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KMPG report bigs up BBC’s role in the British music industry’s economic impact

By | Published on Thursday 22 October 2015


The British Broadcasting Corporation, with all it’s playing of tunes and championing of pop stars, “made a significant positive contribution to the £3.8 billion that the UK music industry generated in the UK economy in 2013”. That’s not me speaking, that’s the beancounters at accountancy firm KPMG. And whoever heard of an unreliable accountant? No one, that’s who. So it must be true.

KPMG has been looking at the impact the BBC has in response to the UK government’s recent green paper on the future of the Corporation, aka “Let’s Fuck Up The Beeb: Draft One”. One of the areas that the BBC Trust-commissioned research considered was music, with the conclusion reached that “the scale of the BBC’s music-related activity suggests that its economic impact in this area could be significant”. Woah, hang on, “could be” significant. Who added the “could”? Bloody accountants, fudging everything.

But hey, we do know that BBC radio “consistently plays more unique tracks per station than commercial radio” and that “case studies of artists like London Grammar, Ed Sheeran and Sam Smith show that the BBC’s early support for these artists helped to drive their success and were a factor in their contribution to the music industry economy”. Phew. No coulds there.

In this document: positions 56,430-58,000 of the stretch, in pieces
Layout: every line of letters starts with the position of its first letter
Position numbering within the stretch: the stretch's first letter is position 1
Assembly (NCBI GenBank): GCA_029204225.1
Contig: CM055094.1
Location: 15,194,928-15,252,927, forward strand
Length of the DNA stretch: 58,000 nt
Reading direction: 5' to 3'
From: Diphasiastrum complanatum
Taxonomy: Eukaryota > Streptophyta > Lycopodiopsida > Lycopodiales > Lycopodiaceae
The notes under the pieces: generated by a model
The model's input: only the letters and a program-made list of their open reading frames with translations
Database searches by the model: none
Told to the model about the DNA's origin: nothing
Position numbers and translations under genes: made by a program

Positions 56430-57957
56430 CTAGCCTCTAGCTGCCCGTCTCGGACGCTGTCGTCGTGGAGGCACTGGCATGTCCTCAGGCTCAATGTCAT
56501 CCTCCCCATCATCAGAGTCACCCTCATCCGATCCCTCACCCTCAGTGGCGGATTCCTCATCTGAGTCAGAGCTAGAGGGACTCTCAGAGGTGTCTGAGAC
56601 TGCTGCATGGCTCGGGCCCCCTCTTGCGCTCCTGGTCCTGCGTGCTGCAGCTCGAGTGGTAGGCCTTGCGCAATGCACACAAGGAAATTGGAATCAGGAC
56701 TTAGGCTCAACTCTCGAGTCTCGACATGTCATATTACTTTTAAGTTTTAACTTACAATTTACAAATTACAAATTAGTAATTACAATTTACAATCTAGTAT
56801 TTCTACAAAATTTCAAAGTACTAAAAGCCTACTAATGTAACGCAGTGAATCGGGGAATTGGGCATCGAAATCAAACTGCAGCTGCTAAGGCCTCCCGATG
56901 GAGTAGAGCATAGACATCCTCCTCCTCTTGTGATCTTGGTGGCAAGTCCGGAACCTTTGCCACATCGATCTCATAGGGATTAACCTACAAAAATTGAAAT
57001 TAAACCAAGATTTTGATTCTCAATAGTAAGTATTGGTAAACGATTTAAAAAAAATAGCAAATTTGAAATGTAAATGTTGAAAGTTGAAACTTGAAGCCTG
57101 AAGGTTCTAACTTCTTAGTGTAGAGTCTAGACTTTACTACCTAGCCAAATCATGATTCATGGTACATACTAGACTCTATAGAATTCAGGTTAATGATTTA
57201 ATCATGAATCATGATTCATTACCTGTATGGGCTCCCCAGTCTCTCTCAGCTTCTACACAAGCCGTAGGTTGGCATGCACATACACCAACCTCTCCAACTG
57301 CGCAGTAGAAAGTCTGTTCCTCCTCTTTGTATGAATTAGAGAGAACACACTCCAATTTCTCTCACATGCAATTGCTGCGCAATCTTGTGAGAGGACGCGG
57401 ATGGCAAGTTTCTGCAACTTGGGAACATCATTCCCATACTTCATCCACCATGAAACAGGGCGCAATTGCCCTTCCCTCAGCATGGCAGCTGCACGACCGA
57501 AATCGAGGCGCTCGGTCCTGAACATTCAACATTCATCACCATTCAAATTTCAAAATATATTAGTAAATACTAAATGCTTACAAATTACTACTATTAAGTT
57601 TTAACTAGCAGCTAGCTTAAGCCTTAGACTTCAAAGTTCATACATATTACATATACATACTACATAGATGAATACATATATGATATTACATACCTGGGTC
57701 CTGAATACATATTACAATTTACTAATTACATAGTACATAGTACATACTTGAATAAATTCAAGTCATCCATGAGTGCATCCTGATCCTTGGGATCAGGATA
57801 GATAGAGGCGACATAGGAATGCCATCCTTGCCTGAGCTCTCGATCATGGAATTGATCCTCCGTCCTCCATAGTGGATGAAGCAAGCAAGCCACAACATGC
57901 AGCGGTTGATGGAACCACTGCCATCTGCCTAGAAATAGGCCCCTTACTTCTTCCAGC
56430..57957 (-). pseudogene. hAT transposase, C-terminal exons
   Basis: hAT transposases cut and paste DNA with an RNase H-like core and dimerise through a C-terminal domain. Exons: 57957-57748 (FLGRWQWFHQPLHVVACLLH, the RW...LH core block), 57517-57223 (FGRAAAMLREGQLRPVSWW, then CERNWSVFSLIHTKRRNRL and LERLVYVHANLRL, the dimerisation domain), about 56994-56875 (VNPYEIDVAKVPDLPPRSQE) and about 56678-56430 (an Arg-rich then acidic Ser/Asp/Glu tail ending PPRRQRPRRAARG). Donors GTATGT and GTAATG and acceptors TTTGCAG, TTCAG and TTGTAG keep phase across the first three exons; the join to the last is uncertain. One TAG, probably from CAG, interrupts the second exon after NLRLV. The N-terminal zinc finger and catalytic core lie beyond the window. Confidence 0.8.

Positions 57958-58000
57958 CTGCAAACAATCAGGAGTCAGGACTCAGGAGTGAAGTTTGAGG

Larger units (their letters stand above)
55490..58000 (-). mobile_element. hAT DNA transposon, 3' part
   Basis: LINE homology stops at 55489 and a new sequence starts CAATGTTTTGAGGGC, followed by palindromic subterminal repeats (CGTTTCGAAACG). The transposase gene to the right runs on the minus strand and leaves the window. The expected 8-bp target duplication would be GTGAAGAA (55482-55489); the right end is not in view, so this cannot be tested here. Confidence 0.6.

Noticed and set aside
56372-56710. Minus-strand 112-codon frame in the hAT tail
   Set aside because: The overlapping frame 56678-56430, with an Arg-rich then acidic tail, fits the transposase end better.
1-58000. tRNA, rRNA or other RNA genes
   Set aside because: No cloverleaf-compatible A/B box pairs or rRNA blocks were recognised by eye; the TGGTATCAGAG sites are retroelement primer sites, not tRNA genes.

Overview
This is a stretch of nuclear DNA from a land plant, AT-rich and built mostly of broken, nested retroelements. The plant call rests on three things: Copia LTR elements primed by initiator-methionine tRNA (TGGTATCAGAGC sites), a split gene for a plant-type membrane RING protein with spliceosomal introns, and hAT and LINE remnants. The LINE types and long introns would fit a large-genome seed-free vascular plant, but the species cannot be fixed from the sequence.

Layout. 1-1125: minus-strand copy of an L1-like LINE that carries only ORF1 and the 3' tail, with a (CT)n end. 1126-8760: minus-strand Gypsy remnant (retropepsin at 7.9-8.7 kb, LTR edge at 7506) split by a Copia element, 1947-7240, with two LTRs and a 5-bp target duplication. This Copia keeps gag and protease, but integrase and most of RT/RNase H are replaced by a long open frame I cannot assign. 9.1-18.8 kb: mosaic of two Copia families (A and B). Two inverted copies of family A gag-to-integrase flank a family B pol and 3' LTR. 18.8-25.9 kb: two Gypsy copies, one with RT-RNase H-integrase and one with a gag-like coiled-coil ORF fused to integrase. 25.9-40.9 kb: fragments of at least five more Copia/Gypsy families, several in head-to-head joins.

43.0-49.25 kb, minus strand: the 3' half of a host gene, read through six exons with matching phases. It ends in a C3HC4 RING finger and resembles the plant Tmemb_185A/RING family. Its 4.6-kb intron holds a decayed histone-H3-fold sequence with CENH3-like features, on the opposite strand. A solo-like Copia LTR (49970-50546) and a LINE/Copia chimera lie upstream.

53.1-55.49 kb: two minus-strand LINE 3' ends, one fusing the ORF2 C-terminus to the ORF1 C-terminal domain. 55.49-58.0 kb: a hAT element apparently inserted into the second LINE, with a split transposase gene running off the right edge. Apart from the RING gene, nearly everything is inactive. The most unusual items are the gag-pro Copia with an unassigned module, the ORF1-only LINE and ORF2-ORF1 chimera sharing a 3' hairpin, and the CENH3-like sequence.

“BBC radio was the first to provide airtime for the majority of London Grammar’s tracks”, the research notes. “Of seventeen songs played on UK radio, fifteen were played first on the BBC. In their record label’s view, the BBC was likely to have played a role in the estimated £4.3 million that album sales of London Grammar’s ‘If You Wait’ generated to the UK economy”.

Likely? Oh well, there’s more: “The BBC was the first to play Sam Smith singles, on Radio 1, in 2012 and 2013, and Ed Sheeran had his first ever UK radio play on Radio 1Xtra. Radio 1 playlisted two Clean Bandit singles and supported three before any commercial radio station had played Clean Bandit’s music. And the BBC’s support for emerging artists like Andreya Triana and Shaun Escoffery has boosted their careers and their contribution to the music industry”.

So there you have it. We all know the BBC plays a hugely important role in nurturing, supporting and championing British music, and especially new talent and niche genres. We also know that the music community has been very vocal about that important role as the government’s review has gotten under way. But now we have it all there in black and white, thanks to the eminent masters of the BBC Trust and their esteemed assessors-of-truth at the KPMGs. What a glorious day.

Though the BBC has just announced another edition of the utterly pointless, totally unnecessary, entirely futile, wholly gratuitous, thoroughly irrelevant, altogether needless, recklessly redundant and wholeheartedly superfluous, money-squandering, time-wasting, energy-zapping, air-time-eating executive-ego-fest that is the BBC Music Awards. So come to think of it, perhaps the Tories are right. Let’s shut the whole fucking shit parade down.